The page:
About this talk
Design shapes the world we live in. So do the principles, practices and policies that designers follow.
From the design of entire cities and streets to the design of a single webpage or brochure, there are ways to improve experiences for people who are living with dementia.
A panel of researchers, leaders and people with lived experience discussed the need for cultural sensitivity in dementia care, accessing community supports, and how different kinds of design — and designers — can improve the lives of people with dementia.
- Dr. Samantha Biglieri, Assistant Professor, School of Urban and Regional Planning, Toronto Metropolitan University
- Arnold Cheng, General Manager / Accessibility Specialist, Spectrum Ability; Member, Technical Subcommittee, Rick Hansen Foundation Accessibility Certification Program
- Keith Francis, Associate & Director of Experience Outcomes, Forge Media & Design; Member, Design and Dementia Community of Practice, BrainXchange
- The panel will be moderated by Leah Sandals, Senior Editor, Knowledge Translation and Exchange at the Alzheimer Society of Canada
Links shared in the talk chat
- An Indigenous-led design firm with accessibility and inclusivity expertise and tips is Design de Plume
- Alzheimer Society of New Brunswick’s dementia-friendly office redesign and tips
- Design and Dementia Community of Practice at BrainXchange:
- CNIB’s clear print guide
- AbilityNet's guide for designing websites for people living with dementia:
- A 2006 thesis by Dr. Dalia Gottlieb-Tanaka on how architectural design can better accommodate folks with dementia:
- Keith's November 2022 session with Pia Kontos and Frances Morton-Chang about reimagining healthcare infrastructure in Canada:
- Reimagining Dementia, which Keith is involved in
- Keith mentioned his work in Interdisciplinary Studies at York University as having shaped his point of view
- One of Keith’s favourite examples of co-design and inclusivity is the Ed Roberts Campus in Berkeley, California:
- Keith’s research with Susan Murtha in Architectural Science Review:
- Spectrum Ability, which Arnold founded:
- Rick Hansen Foundation Accessibility Certification program, which Arnold is involved in
- Health, Access + Planning Lab that Sam leads
- Sam’s Care and Dementia in the Suburbs Project (funded by SSHRC)
- Sam collaborated on Dementia-Capable Communities Project in Waterloo
- Sam’s article in Journal of Planning Education and Research on land use, urban design and wayfinding recommendations to support people living with dementia:
- Sam’s article in Journal of the American Planning Association on accessibility of public engagement tools for people living with dementia
- Sam’s tips for city planners and city staff on how to hold dementia-friendly planning consultations:
- Sam’s article in Wellbeing, Society & Space on examining the socio-spatial relationalities of suburban neighbourhoods for people living with dementia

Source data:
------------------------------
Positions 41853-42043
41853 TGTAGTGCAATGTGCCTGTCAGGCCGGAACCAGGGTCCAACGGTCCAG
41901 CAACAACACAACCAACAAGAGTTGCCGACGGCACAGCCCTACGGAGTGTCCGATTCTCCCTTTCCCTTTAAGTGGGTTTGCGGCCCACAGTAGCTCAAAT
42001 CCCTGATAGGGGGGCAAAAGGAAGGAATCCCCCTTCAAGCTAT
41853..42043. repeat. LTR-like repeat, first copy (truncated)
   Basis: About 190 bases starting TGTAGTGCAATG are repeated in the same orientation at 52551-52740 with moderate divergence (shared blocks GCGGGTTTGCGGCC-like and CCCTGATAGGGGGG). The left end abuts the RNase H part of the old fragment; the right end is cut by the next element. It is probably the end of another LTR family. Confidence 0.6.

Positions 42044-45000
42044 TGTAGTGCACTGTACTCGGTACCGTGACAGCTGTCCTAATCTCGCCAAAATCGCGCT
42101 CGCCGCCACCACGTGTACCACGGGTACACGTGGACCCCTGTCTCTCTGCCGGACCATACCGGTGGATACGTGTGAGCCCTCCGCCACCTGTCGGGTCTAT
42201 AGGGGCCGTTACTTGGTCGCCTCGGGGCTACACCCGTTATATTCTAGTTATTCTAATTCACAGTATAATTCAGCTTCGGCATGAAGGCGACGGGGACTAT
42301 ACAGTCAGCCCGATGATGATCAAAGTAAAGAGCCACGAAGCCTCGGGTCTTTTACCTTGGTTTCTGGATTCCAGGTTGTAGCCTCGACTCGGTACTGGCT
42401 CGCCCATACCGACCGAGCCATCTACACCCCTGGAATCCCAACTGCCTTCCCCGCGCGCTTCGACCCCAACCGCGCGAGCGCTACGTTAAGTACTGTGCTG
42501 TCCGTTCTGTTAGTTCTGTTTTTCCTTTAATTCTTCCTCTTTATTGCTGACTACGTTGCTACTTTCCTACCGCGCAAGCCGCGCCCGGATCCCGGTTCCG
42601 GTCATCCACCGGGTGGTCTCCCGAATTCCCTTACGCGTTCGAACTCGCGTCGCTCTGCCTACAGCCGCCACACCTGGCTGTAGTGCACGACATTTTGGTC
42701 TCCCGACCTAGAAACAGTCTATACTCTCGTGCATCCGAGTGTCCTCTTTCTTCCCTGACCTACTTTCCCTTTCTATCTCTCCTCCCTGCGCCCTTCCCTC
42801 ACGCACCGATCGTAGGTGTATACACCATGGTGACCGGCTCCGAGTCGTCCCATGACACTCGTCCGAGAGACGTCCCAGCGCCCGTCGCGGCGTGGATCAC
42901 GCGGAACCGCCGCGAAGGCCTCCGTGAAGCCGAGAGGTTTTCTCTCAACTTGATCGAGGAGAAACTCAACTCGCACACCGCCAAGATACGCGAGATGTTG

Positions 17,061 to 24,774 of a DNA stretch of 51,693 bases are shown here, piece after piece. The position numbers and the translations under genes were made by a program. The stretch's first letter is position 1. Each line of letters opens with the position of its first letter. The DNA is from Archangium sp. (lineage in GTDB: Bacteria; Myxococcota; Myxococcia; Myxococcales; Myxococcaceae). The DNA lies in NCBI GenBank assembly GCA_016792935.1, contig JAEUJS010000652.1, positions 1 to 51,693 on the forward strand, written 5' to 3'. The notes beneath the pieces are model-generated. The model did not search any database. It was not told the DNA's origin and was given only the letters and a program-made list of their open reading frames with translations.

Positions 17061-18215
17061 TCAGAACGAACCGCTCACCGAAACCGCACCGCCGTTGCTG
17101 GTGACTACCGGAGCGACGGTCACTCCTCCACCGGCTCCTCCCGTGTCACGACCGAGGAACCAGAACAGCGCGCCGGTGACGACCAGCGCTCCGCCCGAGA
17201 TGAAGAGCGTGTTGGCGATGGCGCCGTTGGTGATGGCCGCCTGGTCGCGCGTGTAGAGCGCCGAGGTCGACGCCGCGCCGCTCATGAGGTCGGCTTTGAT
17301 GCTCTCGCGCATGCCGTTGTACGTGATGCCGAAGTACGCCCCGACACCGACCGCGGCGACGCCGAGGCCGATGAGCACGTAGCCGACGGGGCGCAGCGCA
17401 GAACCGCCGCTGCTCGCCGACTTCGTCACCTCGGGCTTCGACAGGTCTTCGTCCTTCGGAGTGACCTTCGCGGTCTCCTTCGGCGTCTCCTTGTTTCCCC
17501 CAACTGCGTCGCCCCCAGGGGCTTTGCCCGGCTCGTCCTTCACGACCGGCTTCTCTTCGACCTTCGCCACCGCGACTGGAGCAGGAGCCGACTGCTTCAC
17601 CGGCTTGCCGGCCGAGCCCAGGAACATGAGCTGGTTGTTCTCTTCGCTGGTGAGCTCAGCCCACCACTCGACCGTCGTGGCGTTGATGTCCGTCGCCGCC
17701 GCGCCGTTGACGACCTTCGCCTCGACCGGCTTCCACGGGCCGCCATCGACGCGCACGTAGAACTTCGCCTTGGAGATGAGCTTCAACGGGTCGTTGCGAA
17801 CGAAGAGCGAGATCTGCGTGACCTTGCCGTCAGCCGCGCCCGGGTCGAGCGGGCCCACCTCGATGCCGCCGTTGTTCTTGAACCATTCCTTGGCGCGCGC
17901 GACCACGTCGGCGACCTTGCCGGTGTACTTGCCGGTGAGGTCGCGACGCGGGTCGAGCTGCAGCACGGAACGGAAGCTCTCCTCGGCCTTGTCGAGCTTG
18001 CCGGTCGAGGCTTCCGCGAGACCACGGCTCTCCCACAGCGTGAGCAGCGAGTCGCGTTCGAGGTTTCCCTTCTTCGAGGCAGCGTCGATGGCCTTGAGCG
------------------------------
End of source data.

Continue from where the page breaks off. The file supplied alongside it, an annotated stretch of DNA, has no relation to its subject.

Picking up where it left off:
- Episode of Dense City with Rebecca Mayers, “People living with Dementia and Public Engagement,” where Sam speaks on findings:
- Sam on CBC Radio’s ‘Spark’ talking about how “How urban design can help people with dementia navigate neighbourhoods and public spaces”
- 10 Ways to Make Your Home More Dementia Friendly (Alzheimer Society UK):
- How to make your home dementia-friendly (National Health Service UK):
- Living safely and independently with dementia (Alzheimer Society of Canada)
- A dementia-inclusive park is being planned in Calgary
More information about the speakers
Dr. Samantha Biglieri
Dr. Samantha Biglieri, MCIP, RPP is an assistant professor in the School of Urban and Regional Planning at Toronto Metropolitan University, and the director of the Health, Access + Planning (HAP) Lab. As a planner, her research uses critical approaches at the intersection of planning and health/wellbeing, making connections with practice to build inclusive and accessible communities. Biglieri’s work has included and continues through four overlapping areas:
- Understanding experiences of people living with dementia in their neighbourhoods (e.g. accessibility of built environments and public engagement tools, and wayfinding in suburban areas).
- Aging in the built environment, housing and policy (e.g. examining age-friendly policies, tracing financialization and long-term care, seeking alternative housing/service models).
- Understanding experiences and governance in sub/urban areas (e.g. examining the governance of COVID-19 in the peripheries of Milan and Toronto).
- Accessibility and disability in planning (e.g. understanding how professional planners conceptualize and operationalize accessibility and disability in their daily work).
Biglieri is also interested in the intersections of disability studies and care geographies with urban planning and how insights from this kind of research can work toward more just cities.
Arnold Cheng is the founder of Spectrum Ability, a Vancouver-based accessibility consulting firm specializing in universal design in built environments. He has worked in the disability and accessibility field for around a decade, with projects ranging from accessibility mobility apps to community engagement programs for people with disabilities.